A better modification to your circuit would be to add a couple more resistors which would limit current and voltage, so in the case of the high input voltage, current would be limited initially, but then voltage regulation would take over so you don't have to monitor the voltage and disconnect it when it gets to high. Take a look at figure 17 of this datasheet to see what I mean.

To answer your specific question about raising the input voltage above 18.8V, it is as the example I gave with 30V input. The battery will be fine (assuming it can handle 1A charge current), as long as the regulator output voltage is not too high for the battery. The large voltage drop is handled in that case by the regulator. But remember the power dissipation. If you use 18.8V and the battery is at 10V, the resistor will dissipate 1.25W (so make sure it's rated properly), and the regulator will dissipate 18.8-11.25 = 7.55W. Because of thermal resistance, if you leave the regulator in free air, the temperature would rise 7.55x23.5 = 177degC (assuming the TO-220 KCS package). The regulator would shut down long before that. So you would require a very good heat sink to dissipate the heat. A lower voltage would also help.

  • \$\begingroup\$ This answer, specially the example of 30V input which can lead the battery to rise upto 27V makes it clear to me how it works. I made the circuit today and observed the phenomenon. The output current didn't remain constant as the battery started charging. Because my battery was nearly charged to 13.7V already when I started charging with 18.8V. \$\endgroup\$ – sribasu Feb 21 '17 at 20:02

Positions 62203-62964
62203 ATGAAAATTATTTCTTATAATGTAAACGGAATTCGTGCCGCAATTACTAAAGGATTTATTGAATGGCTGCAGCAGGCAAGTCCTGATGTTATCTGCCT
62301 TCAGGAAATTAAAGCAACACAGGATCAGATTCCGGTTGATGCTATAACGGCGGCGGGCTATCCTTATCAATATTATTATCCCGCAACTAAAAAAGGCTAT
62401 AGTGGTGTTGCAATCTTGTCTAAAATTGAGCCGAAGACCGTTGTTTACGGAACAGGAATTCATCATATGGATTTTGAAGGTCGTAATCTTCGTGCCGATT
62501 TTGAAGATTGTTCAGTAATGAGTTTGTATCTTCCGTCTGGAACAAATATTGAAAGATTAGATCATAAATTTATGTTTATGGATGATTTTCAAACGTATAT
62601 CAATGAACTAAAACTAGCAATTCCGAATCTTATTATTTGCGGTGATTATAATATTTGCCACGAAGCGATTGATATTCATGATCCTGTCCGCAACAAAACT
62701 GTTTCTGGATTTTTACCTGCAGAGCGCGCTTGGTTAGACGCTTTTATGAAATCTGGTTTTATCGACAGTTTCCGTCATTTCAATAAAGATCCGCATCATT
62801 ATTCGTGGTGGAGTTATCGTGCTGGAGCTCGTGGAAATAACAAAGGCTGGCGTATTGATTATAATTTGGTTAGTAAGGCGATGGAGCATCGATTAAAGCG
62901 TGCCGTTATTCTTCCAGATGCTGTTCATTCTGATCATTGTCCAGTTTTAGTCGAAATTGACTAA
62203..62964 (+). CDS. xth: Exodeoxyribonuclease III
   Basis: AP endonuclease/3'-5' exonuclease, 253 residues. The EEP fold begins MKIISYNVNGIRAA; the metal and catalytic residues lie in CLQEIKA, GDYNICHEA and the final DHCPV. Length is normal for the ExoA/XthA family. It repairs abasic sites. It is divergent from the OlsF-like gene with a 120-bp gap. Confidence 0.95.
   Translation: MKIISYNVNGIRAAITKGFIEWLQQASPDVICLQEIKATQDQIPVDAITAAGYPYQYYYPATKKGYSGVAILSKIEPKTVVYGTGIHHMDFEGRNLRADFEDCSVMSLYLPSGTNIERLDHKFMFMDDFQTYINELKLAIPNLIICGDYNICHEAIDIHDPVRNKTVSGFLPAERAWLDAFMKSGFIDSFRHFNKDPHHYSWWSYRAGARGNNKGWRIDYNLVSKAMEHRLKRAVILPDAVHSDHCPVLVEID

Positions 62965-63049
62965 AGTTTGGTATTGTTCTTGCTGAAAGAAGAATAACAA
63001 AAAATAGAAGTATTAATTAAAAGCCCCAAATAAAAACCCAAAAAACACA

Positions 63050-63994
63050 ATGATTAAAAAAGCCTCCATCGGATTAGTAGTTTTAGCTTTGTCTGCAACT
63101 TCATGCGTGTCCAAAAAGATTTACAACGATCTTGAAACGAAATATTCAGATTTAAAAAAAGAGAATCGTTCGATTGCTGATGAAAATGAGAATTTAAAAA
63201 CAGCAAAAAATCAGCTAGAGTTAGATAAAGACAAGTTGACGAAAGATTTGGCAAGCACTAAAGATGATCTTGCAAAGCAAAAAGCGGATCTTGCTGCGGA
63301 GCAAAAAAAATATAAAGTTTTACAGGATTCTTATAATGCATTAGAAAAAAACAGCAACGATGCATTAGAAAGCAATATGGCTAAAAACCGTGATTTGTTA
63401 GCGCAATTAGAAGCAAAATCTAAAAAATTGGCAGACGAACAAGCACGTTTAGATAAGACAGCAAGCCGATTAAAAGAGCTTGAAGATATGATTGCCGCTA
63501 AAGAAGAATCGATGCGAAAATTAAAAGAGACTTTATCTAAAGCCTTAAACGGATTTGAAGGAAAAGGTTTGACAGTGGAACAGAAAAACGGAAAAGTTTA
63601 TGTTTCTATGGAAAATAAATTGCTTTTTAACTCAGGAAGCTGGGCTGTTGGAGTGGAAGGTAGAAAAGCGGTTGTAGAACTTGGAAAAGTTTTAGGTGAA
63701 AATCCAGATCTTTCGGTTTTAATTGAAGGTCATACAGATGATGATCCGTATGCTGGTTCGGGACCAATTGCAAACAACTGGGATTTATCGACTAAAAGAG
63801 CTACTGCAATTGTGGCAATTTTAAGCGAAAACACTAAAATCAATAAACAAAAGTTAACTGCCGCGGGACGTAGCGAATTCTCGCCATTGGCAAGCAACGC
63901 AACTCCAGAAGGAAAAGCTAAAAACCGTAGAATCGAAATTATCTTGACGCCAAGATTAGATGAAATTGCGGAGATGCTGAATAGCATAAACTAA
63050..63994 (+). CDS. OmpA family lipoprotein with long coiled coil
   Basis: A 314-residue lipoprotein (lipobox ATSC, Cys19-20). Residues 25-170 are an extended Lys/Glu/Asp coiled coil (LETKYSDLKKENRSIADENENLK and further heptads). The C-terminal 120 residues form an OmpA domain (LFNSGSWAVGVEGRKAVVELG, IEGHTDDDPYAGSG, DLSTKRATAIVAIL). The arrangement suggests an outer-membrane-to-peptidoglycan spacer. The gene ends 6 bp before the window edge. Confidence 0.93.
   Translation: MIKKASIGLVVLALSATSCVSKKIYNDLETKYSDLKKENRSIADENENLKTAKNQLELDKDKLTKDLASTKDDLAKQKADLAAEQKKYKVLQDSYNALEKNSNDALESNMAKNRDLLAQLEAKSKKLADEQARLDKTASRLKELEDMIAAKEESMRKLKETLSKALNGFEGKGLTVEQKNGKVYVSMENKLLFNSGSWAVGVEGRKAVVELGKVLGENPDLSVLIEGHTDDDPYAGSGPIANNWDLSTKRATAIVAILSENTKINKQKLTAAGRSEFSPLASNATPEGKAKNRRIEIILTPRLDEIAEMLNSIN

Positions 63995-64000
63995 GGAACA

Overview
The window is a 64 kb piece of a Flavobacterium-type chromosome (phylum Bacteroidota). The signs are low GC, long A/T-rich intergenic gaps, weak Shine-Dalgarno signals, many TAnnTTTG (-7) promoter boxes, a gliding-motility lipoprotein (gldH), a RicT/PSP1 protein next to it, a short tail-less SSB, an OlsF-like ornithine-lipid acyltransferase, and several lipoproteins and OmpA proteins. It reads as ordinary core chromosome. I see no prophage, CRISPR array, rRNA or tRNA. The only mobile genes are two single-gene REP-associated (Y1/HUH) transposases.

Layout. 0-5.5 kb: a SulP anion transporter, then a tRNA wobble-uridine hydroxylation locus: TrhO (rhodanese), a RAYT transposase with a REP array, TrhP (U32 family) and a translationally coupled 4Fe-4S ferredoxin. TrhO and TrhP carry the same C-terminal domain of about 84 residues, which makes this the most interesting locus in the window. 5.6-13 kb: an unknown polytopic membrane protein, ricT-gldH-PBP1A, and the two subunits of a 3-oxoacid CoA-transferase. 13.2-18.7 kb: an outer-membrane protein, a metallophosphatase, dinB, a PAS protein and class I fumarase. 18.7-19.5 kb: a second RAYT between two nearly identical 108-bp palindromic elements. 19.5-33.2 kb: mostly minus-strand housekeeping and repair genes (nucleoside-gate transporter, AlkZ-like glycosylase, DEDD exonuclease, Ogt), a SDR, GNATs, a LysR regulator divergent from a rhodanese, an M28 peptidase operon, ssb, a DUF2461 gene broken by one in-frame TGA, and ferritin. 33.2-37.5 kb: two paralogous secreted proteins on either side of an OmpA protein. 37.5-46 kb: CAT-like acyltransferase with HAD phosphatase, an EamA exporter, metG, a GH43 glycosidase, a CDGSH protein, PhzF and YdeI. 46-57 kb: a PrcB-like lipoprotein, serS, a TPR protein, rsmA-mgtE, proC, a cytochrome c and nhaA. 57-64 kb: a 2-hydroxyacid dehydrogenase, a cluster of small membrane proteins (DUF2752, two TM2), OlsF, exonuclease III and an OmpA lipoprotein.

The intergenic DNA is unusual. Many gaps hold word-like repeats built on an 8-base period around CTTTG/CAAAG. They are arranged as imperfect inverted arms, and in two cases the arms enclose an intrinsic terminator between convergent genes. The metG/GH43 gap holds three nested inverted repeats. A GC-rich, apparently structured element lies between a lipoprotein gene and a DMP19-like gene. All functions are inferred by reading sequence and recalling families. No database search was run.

Battery charging can get complex. There are various charging profiles and many types of batteries.

Bottom line, I doubt you want to use a LM317. There are a ton of chips made just for charging batteries.

Learn about batteries and charging them here: Battery University: About Chargers
There are 17 charger articles.

For schematics and chip select go to Digikey and search for battery charger evaluation boards Digikey and search for battery charger evaluation boards

  • \$\begingroup\$ LM317 with its limitations as a linear regulator is the only available solution which I can use here. Thanks for your response. But my actual question is how exactly LM317 works in constant current mode. Battery charging is the application, which has created some doubts in my mind, unlike a linear resistive load. That's why I asked the question. \$\endgroup\$ – sribasu Feb 21 '17 at 11:17
  • \$\begingroup\$ That's okay. I often see the LM317 misused like this as an LED driver. It makes a poor LED driver and an even worse battery charger. I want others that view this post to understand that. \$\endgroup\$ – Misunderstood Feb 21 '17 at 14:30